Watershedding, Oldham, 1982. © Don McPhee/The Guardian, 1982
Exhibition: A Long Exposure, The Lowry, Salford Quays, until March 1, 2009
It’s been 100 years since Walter Doughty became the Guardian’s first staff photographer, in an era when photos were copied by an artist, snappers were never credited and pictures had to be sent back to the waiting editorial offices by train. A century of technological leaps later, Salford’s Lowry Gallery is celebrating the work of Doughty and his successors in an exhibition curated by one of the Guardian's most distinguished photographers.
“It does seem to be very successful – we’ve had really positive feedback,” reflects Denis Thorpe, whose stint on the wires between 1974 and 1996 established him as a true great. “I actually did a sort of walk-round talk one night and lots of people turned up. I’ve written little biographies of all the photographers, and I’ve had to learn so much of the history that I’ve got it all in my head, so I can handle it fairly well.”
A miner wearing a toy helmet faces up to police officers at Orgreave Coking Plant near Sheffield in 1984. © Don McPhee/The Guardian, 1982
His exhibition covers the work of six photographers who followed in Doughty’s footsteps, including Don McPhee, an inspirational figure among Manchester photographers. Both a colleague and friend of Thorpe’s for three decades, McPhee had begun planning the exhibition before his death last year.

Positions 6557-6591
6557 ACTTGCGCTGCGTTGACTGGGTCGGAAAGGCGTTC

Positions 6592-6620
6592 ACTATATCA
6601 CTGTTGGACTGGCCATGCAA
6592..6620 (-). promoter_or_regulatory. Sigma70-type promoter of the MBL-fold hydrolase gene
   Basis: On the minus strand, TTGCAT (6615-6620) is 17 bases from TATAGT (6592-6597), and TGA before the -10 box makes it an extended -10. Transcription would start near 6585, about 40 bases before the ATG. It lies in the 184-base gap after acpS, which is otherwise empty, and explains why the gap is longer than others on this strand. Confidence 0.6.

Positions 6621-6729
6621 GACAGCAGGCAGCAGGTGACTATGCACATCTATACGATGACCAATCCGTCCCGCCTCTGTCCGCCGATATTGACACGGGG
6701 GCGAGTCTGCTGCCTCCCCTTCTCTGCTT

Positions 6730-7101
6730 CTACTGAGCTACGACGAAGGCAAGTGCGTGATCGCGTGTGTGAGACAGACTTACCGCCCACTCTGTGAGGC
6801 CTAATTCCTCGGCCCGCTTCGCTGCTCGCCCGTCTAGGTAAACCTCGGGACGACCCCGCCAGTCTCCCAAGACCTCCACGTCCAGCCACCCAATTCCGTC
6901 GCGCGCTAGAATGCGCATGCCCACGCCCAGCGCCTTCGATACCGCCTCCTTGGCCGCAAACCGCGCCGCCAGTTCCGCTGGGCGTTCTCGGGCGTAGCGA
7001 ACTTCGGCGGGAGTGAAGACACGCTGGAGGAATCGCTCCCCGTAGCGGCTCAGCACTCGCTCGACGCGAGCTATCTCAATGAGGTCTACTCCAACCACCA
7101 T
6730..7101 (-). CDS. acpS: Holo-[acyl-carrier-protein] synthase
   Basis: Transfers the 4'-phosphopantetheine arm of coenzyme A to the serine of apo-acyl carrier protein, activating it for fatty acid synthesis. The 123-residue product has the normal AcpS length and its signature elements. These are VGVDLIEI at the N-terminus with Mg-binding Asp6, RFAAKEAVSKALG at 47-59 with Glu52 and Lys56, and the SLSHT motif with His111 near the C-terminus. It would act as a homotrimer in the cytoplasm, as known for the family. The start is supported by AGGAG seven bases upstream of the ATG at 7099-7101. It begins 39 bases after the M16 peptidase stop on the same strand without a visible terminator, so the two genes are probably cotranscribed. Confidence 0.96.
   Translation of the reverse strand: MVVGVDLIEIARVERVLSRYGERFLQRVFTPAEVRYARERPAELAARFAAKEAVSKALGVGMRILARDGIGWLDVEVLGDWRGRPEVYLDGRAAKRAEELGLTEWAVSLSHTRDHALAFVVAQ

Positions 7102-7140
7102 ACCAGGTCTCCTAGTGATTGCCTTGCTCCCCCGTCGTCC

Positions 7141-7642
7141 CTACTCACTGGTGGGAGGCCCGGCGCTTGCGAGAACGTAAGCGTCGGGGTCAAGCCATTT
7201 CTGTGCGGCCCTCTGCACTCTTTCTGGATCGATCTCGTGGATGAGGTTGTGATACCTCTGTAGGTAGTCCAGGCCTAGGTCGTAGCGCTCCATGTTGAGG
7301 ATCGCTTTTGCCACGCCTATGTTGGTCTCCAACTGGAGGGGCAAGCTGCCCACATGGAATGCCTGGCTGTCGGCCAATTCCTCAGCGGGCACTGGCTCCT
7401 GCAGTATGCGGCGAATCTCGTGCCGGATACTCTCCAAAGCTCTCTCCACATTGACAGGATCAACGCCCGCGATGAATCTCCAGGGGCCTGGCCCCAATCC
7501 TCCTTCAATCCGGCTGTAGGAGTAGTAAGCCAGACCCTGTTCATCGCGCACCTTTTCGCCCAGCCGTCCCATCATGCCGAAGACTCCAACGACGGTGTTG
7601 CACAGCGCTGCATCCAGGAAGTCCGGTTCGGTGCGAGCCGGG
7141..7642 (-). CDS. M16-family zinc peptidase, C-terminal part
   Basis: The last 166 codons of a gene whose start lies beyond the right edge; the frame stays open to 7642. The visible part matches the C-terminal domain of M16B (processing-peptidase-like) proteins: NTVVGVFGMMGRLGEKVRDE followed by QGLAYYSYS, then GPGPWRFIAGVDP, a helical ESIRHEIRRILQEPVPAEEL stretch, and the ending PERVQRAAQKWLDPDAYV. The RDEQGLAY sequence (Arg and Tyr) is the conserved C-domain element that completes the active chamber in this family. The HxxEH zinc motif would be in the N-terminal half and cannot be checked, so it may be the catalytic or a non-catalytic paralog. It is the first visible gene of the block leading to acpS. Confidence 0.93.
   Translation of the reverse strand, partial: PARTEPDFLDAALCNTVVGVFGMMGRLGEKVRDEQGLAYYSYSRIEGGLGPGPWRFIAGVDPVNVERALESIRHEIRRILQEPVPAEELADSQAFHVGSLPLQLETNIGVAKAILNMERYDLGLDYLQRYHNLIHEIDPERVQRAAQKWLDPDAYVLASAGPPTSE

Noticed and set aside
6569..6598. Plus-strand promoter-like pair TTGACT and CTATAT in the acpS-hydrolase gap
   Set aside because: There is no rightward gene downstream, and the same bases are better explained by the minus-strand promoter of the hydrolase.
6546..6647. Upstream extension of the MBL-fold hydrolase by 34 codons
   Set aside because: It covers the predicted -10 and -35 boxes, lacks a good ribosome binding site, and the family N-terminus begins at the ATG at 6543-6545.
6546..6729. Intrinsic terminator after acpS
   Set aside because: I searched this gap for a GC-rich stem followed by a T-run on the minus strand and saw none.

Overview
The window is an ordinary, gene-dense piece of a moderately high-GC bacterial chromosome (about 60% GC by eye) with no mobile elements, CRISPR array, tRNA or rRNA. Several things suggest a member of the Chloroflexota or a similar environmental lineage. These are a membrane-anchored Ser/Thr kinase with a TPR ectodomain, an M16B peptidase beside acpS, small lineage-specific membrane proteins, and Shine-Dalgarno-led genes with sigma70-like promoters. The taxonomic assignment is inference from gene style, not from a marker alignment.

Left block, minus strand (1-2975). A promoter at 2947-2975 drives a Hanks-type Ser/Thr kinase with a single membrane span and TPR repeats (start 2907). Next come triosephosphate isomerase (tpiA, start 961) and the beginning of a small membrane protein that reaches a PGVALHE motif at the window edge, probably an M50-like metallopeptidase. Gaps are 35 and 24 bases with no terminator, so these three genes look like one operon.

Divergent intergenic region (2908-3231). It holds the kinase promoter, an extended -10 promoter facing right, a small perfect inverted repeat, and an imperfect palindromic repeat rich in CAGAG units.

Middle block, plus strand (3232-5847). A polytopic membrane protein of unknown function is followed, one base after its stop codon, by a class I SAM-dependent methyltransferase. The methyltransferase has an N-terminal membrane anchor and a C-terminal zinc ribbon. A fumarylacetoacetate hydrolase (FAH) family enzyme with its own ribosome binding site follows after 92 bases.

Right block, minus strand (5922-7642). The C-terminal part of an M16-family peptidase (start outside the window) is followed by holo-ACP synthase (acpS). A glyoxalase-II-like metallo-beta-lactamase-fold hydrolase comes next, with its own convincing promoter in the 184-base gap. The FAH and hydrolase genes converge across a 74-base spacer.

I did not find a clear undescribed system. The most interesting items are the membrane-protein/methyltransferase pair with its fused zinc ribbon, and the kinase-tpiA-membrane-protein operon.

A photograph of the Irish Civil War in 1922 by Walter Doughty, the first staff photographer employed by the Guardian, taken from glass plate negative. © Walter Doughty/the Guardian, 1982
“Don came up with the idea,” emphasises Thorpe. “He did a little bit of research on Walter Doughty and said we should mark a hundred years since Walter started. He was well ahead with creating the exhibition when he died in March 2007. It’s dedicated to Don’s memory, and I’m just so pleased I’ve been able to do it.”
Highlights include a set of glass plates taken by Doughty during the Irish civil war discovered by McPhee, who “thought they looked interesting” as they were being carted out of the old newsroom when the digital age caused the ageing wetrooms to be closed down.
Boys clinging to the back of a bus in Calcutta, India, in 1977. © Denis Thorpe/the Guardian, 1977
“It took a long time to find exactly what they were – there wasn’t really very much to go on,” says Thorpe, who eventually discovered they were sets taken in Cork (in 1920) and Dublin (in 1922). “They are superb pictures, really good news photographs from the time,” he adds. “Some of them are quite dramatic. It’s a tremendous record.”
Rescuing historic shots from the scrapheap is only one part of the painstaking research Thorpe has had to undertake. Pictures by Doughty and successor Tom Stuttard had to be deciphered from their handwriting, and a trawl through the Guardian’s former archive uncovered precious snippets on Doughty.
The tea room at a Liberal Party conference in Southport in 1973. © Robert Smithies/the Guardian, 1973